"She is an interesting woman."

Translation:È una donna interessante.

6 years ago

16 Comments


https://www.duolingo.com/nava69

Why not interessanta?

4 years ago

https://www.duolingo.com/Klaque
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Adjectives ending in -e have only two endings for both masculine and feminine: singular -e and plural -i.

4 years ago

https://www.duolingo.com/jaelaLew2

Because tap on the word dumb dumb

1 year ago

https://www.duolingo.com/Balgair
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doesnt 'e una donna' mean 'it is a woman'?

6 years ago

https://www.duolingo.com/bionic_ears
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it also means "she is a woman', as 'e is used for all 3rd person genders

5 years ago

https://www.duolingo.com/carolemadrid

Grazie, got me too! :-)

4 years ago

https://www.duolingo.com/safibta
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Grazie

3 years ago

https://www.duolingo.com/Mimk1

lei é una donna i thought would be as correct as é una donna

4 years ago

https://www.duolingo.com/MartyHulskemper

It is, but she apparently also is interesting: 'lei è una donna interessante' is perfectly fine (and DL thinks so, too : ) ).

4 years ago

https://www.duolingo.com/ToughCooki

I put 'lei è una donna' and it was marked wrong. I don't understand why :(

1 year ago

https://www.duolingo.com/marigolden

I am very confused with adjectives and when they do or don't change their ending in relation to the noun they are describing. I thought it would be ...una donna interessanta ... but no. Is it true that the adjectives ending in 'e' like interessante and grande don't change in relation to the gender of the noun they describe? Or, how is a person meant to know?

4 years ago

https://www.duolingo.com/Klaque
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Good question! I wondered too, and found this: Adjectives ending in -e have only two endings for both masculine and feminine: singular -e and plural -i. Some color adjectives (rosa, blu) and foreign words are invariable. Examples (ragazzo= boy, alto= tall): masculine singular feminine singular masculine plural feminine plural un ragazzo alto una ragazza alta dei ragazzi alti delle ragazze alte un uomo intelligente una donna intelligente degli uomini intelligenti delle donne intelligenti http://www.italyheritage.com/learn-italian/course/grammar/adjectives.htm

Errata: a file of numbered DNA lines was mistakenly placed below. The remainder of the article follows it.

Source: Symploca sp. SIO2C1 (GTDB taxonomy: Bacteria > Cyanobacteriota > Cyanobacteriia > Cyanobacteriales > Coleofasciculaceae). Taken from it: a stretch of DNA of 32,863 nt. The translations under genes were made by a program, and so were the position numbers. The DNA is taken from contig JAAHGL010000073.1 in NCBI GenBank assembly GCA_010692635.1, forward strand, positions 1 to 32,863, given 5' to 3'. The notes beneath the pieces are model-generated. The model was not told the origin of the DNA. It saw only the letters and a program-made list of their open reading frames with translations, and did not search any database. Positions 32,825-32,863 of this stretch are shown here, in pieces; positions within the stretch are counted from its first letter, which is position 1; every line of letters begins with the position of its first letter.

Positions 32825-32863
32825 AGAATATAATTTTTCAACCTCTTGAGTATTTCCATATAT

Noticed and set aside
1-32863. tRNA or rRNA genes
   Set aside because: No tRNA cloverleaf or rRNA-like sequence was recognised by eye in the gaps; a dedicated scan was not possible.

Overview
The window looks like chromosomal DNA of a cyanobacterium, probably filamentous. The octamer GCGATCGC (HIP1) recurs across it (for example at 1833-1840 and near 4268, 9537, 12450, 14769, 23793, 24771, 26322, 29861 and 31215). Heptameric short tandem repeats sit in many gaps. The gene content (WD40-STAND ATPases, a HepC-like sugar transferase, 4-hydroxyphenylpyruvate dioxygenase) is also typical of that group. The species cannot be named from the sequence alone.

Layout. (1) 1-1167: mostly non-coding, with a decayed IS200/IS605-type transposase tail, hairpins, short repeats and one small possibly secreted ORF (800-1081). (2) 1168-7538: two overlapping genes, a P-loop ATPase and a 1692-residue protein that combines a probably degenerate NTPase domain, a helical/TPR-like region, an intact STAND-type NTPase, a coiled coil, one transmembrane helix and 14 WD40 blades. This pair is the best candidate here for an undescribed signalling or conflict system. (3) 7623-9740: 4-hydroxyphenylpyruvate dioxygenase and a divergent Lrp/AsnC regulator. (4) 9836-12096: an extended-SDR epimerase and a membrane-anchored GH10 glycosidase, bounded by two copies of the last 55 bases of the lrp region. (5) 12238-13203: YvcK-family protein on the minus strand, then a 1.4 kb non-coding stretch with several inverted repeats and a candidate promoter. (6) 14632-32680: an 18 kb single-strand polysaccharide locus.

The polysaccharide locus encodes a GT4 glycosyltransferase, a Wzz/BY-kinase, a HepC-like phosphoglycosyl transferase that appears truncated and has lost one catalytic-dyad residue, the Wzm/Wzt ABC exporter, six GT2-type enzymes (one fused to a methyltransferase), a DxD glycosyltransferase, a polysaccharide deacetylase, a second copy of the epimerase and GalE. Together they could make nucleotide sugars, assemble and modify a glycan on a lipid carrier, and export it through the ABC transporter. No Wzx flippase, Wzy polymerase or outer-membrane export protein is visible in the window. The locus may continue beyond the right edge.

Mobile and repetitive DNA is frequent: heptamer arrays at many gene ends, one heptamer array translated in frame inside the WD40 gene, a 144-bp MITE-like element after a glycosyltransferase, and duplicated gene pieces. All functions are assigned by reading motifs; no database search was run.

4 years ago

https://www.duolingo.com/KarlYoung2

interessata - interested interessante - interesting

so is -ata/ato ending translate to -ed, and -ante/anti translate to -ing? Is it always the case that -ing word is indifferent to gender, or is this particular word one of the exceptions?

4 years ago

https://www.duolingo.com/MadelynWri
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I'm not 100% sure about this so don't quote me but I'm guessing the verb is "interessare" = "to interest [someone]" therefore the past participle is "interessato" = "interested".

Unfortunately the English -ing ending can be misleading because it usually implies that you are currently doing something e.g. "walking" = "camminando", but on the whole in Italian you'd use the present participle instead e.g. "io cammino" = "I walk" / "I am walking".

"Interessante", meaning "interesting", is an adjective, not a gerund verb, so you probably just have to memorise it. If you actually wanted to use the gerund "interesting" e.g. "the lion was interesting the crowd" you could presumably say "interessando" although there would probably be another, better, way of conveying the message.

Disclaimer: it's half-past midnight and I'm using knowledge I learnt over a decade ago so please correct me if I've said something incorrect or nonsensical! :)

3 years ago

https://www.duolingo.com/obitonye
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Finally some pick-up lines))

3 years ago

https://www.duolingo.com/faezeha

Why it said"un'interesante" .I wrote " una Interessante" but I lost heart

3 years ago
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